16 October 2020

Another Now: Dispatches from an Alternative Present

by Yanis Varoufakis

(The Bodley Head)

David Purdy writes on politics and economics and is a member of Democratic Left Scotland.

More book


Imagining a better world

The former Greek finance minister’s take on utopia is, suggests David Purdy, a worthy addition to the literary genre

YANIS Varoufakis is a man of parts: Professor of Economics at the University of Athens, former Greek finance minister, scourge of the EU establishment, co-founder of the DiEM25 movement and, since 2019, one of its elected representatives in the Greek Parliament. He has now published an ingenious and entertaining novel, offering a glimpse of a parallel world where, in the wake of the financial crisis of 2008, a global hi-tech revolt led by the Ossify Capitalism (OC) movement has created a democratic, post-capitalist social order. There are no commercial banks or stock markets, companies are owned equally by their staff, and work, land, money and digital networks have all been decommodified and democratised. Goods and services continue to be produced for the market, but the economic and political realms of society have been reintegrated, ending the divorce brought about by the development of capitalism.

Defeated by modernity

Utopian fiction can be dull and didactic. Varoufakis avoids this trap. To be sure, he employs the standard devices of the genre: the discovery of a hitherto unknown land, the guided tour of its institutions, and the return to the known world with the news that there are other and better ways of organising society than the ones we are familiar with. But his “tall tale” is lively and engaging, the central characters are vividly drawn, and the plot grips the reader down to its final, poignant twist. What is more, although the Other Now is a big improvement on ours, it is by no means perfect. In a chapter headed “Trouble in Paradise”, for example, we learn that the OC revolution has not made any fundamental difference to the relationship between men and women. “Mountains move, banking becomes extinct, even capitalism dies … but patriarchy lives on like a hard-to-kill cockroach. The difference is that it is now disguised beneath an even thicker veneer of political correctness.” (p158).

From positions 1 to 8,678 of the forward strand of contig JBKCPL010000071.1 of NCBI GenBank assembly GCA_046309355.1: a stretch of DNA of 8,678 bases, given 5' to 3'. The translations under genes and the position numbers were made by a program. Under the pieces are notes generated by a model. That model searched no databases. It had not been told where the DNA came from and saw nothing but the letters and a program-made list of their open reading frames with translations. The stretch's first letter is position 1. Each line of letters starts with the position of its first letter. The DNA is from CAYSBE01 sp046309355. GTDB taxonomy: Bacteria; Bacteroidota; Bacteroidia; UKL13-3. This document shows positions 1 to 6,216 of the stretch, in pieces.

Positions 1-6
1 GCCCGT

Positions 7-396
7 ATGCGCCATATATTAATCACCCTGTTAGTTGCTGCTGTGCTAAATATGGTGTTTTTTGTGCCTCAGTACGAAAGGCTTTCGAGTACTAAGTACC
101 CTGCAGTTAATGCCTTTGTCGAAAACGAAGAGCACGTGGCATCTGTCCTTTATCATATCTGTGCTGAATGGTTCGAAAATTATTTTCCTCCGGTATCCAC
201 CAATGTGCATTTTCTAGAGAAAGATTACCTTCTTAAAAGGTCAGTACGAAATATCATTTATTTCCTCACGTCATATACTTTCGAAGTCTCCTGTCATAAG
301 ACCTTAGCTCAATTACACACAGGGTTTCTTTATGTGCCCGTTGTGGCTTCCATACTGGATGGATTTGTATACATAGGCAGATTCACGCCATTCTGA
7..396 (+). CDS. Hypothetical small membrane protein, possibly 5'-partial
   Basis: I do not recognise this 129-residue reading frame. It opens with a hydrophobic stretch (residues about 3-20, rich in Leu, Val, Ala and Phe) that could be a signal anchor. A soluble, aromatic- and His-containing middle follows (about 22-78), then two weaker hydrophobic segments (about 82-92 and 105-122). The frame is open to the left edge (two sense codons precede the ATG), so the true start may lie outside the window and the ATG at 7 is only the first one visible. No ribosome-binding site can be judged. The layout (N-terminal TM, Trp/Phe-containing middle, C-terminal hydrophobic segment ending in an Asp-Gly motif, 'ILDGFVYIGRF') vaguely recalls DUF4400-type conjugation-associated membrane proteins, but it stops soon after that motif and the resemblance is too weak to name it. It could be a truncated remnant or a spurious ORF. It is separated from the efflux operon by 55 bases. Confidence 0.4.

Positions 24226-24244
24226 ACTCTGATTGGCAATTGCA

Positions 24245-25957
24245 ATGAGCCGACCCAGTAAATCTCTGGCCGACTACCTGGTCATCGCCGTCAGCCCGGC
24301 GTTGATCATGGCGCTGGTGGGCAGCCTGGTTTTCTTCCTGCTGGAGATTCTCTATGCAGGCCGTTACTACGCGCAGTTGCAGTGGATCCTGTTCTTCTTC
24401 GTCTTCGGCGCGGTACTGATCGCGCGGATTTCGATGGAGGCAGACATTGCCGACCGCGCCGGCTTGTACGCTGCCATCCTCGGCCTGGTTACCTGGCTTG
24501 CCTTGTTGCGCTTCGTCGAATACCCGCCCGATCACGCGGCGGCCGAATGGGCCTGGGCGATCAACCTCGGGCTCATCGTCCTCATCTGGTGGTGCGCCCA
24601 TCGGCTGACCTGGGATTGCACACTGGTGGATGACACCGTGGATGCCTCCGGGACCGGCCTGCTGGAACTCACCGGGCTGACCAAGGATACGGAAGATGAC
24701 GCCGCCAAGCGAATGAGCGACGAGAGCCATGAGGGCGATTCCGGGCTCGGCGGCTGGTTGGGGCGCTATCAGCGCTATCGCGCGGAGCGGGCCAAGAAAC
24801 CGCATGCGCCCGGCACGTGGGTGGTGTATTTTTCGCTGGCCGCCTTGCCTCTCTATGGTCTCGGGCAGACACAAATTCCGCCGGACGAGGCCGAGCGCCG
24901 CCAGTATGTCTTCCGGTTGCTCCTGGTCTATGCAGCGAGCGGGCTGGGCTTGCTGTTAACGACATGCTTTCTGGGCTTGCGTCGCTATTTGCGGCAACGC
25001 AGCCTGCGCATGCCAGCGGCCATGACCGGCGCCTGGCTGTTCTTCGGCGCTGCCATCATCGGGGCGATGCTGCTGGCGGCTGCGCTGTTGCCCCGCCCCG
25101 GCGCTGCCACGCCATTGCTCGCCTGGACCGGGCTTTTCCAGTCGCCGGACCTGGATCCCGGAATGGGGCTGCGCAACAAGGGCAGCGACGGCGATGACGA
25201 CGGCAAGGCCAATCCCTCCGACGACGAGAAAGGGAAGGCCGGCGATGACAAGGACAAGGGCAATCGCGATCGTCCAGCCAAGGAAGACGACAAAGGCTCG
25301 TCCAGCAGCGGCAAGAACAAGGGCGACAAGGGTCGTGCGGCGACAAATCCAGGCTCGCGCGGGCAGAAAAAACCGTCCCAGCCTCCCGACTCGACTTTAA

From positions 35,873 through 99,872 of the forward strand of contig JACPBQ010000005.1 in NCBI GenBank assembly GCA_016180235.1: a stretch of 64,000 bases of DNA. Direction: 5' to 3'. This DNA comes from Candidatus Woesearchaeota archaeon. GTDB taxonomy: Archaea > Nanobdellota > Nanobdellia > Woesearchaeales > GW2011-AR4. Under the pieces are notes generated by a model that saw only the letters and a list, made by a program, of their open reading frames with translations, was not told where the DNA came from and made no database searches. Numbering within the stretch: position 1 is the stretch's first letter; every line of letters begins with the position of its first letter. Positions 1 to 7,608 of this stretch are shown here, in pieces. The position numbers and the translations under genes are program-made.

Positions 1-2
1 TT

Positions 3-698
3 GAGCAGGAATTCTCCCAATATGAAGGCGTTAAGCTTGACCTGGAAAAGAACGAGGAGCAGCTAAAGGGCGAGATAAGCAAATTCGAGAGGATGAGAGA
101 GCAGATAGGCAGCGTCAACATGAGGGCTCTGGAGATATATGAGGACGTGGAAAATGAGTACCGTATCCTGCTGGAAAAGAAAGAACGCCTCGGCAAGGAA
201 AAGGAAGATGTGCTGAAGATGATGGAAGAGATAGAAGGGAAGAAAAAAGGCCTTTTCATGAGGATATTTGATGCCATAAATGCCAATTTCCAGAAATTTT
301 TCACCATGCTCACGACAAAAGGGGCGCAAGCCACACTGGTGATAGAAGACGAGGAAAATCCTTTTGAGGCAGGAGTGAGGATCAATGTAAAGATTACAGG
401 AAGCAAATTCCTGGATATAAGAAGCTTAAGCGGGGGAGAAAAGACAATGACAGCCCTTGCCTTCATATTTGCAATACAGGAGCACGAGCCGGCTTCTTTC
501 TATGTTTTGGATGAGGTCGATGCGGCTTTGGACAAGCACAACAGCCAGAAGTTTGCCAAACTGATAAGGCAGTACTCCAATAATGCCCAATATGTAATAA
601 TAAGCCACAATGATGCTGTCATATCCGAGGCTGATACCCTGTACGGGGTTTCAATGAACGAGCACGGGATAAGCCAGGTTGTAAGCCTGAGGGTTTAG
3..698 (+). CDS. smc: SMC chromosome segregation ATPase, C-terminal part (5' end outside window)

The chief protagonists of the drama are three friends, each of whom is torn by inner conflicts. Costa is a computer engineer who rails against the tyranny of the tech giants. Having made a fortune on the stock market by short-selling overpriced tech shares, he has set up his own laboratory in Silicon Valley where he is trying to build a quantum computer and dreams of liberating humanity from the toils of surveillance capitalism. Iris, a graduate in social anthropology, is a Marxist feminist whose revolutionary zeal and collectivist values are at odds with her contrarian temperament and solitary lifestyle. Eva is a recovering investment banker turned academic economist. She is also a single parent with a teenage son from whom she has become estranged. A passionate individualist and libertarian, Eva is painfully aware of the absence of human bonds in her life. What the three friends share in common is that each has been lured in and then defeated by modernity: Iris by the successive calamities that overtook the European left in the twentieth century, Eva by the weapons of financial destruction that she herself had helped to peddle, and Costa by his misplaced faith in the emancipatory promise of digital technology.


In the course of his lab work, Costa accidentally opens up a wormhole in the fabric of space-time. Through this he is able to communicate with Kosti, his alter ego in the Other Now, who tells him about the “Three Years that Changed the World.” From 2008 to 2011, the OC movement, led by tech-savvy activists and channelling popular outrage at the greed and recklessness of the bankers, organised a series of mass direct actions across the world which brought down the mega-firms and mega-banks, and laid the foundations for the emergence of a new form of business organisation known as Corpo-Syndicalism.

This digitally enhanced version of anarcho-syndicalism combines flat management structures with a system of corporate democracy in which each firm is owned by those – and only those – who work for it. No one, however, owns more than one share and all major decisions are put to a vote of the whole workforce, each person having one vote. The firm’s sales revenue, after covering the costs of bought-in supplies, is divided into five slices: one portion, normally 5%, is paid in taxes; the rest is allocated to fixed costs, research and development, basic pay and staff bonuses, the relative sizes of these four slices being decided collectively as part of the firm’s annual business plan. Basic pay is shared equally among all members of staff. Bonuses are awarded according to a points allocation similar to that used in the Eurovision song contest, except that reciprocal voting agreements are frowned on. New staff members admitted to the firm following an interview and a vote of the existing members become shareholders just like incumbents. Wage labour is a thing of the past.